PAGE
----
Delegation of the European Union
to the United Nations - New York

EU Statement – United Nations 3rd Committee: Racism, racial discrimination, xenophobia and related intolerance

New York, 29/10/2019 - 20:59, UNIQUE ID: 191029_14
Statements on behalf of the EU

29 October 2019, New York – European Union Statement delivered by Doerthe Wacker, First Counsellor, Delegation of the European Union to the United Nations, at the 74th Session of the United Nations Third Committee on Item 68: Elimination of racism, racial discrimination, xenophobia and related intolerance: (a) Elimination of racism, racial discrimination, xenophobia and related intolerance (b) Comprehensive implementation of and follow-up to the Durban Declaration and Programme of Action

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Mr Chair, I am pleased to speak on behalf of the European Union on this combined agenda for the Elimination of racism, racial discrimination, and xenophobia and related intolerance as well as on the implementation and follow-up to the Durban Declaration and Programme of Action.


The Candidate Countries the Republic of North Macedonia*, Montenegro*, Serbia* and Albania*, the country of the Stabilisation and Association Process and potential candidate Bosnia and Herzegovina, as well as Ukraine, the Republic of Moldova and Georgia, align themselves with this statement.


The European Union is based on a set of common, fundamental values, which include respect for human dignity, freedom, democracy, equality, the rule of law and respect for human rights, including the rights of persons belonging to minorities. As reflected in Article 2 of the Treaty on the European Union (TEU), these common values characterise a society where pluralism, non-discrimination, tolerance, justice, solidarity, and equality between women and men prevail. Upholding these values is necessary, not only to protect the rights of persons belonging to, or being perceived to belong to minorities, but also to safeguard the personal freedoms and rights of all people residing in Europe.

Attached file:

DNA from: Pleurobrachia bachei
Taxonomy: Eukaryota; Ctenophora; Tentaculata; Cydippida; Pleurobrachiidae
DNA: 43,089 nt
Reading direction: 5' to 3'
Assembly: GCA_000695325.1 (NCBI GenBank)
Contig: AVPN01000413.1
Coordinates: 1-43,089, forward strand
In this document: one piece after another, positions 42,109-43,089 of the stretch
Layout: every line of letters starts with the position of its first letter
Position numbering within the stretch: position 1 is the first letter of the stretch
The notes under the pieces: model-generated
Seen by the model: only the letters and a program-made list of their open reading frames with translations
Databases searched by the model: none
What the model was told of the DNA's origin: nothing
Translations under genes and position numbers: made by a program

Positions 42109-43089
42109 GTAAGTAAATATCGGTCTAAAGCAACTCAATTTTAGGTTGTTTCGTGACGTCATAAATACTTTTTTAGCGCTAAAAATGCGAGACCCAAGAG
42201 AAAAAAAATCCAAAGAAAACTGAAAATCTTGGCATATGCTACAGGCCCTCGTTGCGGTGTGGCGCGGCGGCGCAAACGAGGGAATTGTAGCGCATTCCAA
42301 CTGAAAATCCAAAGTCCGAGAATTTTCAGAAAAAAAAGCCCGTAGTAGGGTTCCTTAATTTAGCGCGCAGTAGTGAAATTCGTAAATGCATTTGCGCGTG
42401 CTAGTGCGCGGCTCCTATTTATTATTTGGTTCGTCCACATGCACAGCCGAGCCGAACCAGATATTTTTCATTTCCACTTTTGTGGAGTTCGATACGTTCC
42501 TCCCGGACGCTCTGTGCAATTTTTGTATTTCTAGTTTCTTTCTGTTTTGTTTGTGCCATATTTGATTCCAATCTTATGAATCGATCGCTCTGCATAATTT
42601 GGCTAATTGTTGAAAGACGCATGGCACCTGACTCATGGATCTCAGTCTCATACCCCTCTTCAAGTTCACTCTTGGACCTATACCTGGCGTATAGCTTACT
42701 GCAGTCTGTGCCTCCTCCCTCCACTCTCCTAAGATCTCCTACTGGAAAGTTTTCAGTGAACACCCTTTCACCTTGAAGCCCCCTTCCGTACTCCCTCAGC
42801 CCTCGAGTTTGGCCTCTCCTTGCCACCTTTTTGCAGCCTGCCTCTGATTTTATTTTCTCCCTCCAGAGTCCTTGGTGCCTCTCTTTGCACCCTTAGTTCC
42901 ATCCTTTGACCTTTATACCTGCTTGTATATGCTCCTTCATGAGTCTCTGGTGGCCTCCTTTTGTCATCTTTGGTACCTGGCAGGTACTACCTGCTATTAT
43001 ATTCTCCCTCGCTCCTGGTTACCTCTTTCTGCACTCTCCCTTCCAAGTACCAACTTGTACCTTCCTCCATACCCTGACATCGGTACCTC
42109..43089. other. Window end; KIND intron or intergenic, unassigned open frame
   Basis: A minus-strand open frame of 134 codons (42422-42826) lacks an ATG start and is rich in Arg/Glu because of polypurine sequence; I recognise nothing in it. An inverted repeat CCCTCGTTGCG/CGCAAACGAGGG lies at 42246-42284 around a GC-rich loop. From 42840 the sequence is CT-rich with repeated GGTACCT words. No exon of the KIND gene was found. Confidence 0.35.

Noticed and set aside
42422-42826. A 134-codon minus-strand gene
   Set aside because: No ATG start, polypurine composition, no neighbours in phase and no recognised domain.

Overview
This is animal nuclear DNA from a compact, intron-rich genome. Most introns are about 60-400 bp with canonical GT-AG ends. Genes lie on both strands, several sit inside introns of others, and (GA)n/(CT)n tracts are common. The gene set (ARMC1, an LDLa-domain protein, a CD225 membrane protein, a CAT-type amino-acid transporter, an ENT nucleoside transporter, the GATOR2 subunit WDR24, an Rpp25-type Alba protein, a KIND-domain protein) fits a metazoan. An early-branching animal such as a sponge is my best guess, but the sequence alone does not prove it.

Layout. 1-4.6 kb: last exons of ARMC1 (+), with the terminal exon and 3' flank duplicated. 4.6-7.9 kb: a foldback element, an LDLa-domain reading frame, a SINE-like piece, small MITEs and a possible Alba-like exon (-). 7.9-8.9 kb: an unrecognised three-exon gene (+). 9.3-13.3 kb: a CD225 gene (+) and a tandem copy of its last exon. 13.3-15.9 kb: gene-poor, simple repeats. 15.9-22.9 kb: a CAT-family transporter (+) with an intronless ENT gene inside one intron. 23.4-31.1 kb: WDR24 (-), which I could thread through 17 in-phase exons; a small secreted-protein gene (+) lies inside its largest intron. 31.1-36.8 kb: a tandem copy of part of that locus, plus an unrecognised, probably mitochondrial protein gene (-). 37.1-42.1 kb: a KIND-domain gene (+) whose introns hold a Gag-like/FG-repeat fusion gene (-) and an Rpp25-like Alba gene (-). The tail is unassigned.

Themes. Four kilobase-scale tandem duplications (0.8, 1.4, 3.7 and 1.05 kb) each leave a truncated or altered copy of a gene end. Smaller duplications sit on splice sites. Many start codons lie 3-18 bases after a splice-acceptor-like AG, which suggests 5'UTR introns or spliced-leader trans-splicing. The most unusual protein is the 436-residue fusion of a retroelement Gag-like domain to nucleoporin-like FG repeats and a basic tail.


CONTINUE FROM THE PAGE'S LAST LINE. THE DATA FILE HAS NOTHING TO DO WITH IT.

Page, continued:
Our founding treaties do not only concern the people in the Union. Indeed our treaties also direct us to uphold and promote in our relations in the wider world the very same values on which the Union was build.

Mr Chairperson, we would first and foremost like to thank for the rich documentation at our disposal for our debate today: the reports of the Secretary General, the reports of the Special procedures mandates, the Durban follow-up mechanisms and of the Committee on the Elimination of Racial Discrimination.

These documents combined give us an overview of the highly complex and daunting challenges that confront the world community in the fight against racism, racial discrimination, xenophobia and related intolerance.  Luckily, they also inform on many encouraging developments and activities, both at national and international levels and within the UN system.

Allow me to provide some examples which directly implicate the European Union:

The Special Rapporteur on contemporary forms of racism, racial discrimination, xenophobia and related intolerance E. Tendayi Achiume documents a resurgence of anti-Semitism in Europe. Ms. Tendayi Achiume refers to the study of the EU Fundamental Rights Agency (FRA) published in December 2018.